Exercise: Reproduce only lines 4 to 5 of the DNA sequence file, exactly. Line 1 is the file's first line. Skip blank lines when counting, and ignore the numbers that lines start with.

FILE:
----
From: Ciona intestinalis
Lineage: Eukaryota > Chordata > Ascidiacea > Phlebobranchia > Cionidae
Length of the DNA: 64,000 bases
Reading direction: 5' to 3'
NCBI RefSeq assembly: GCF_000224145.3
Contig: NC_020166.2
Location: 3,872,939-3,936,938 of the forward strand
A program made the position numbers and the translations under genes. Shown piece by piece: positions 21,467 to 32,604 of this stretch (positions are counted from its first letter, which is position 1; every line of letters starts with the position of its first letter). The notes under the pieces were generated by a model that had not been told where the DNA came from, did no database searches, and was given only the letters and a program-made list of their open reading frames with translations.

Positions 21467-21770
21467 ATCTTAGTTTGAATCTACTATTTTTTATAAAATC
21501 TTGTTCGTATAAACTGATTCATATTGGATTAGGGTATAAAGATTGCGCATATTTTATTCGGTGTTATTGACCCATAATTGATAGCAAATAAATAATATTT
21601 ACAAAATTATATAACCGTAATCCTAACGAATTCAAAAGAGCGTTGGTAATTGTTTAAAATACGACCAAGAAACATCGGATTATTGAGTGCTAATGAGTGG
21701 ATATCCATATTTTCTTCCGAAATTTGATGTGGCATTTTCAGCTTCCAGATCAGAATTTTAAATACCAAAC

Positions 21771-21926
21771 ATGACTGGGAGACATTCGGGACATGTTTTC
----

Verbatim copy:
Reading direction: 5' to 3'
NCBI RefSeq assembly: GCF_000224145.3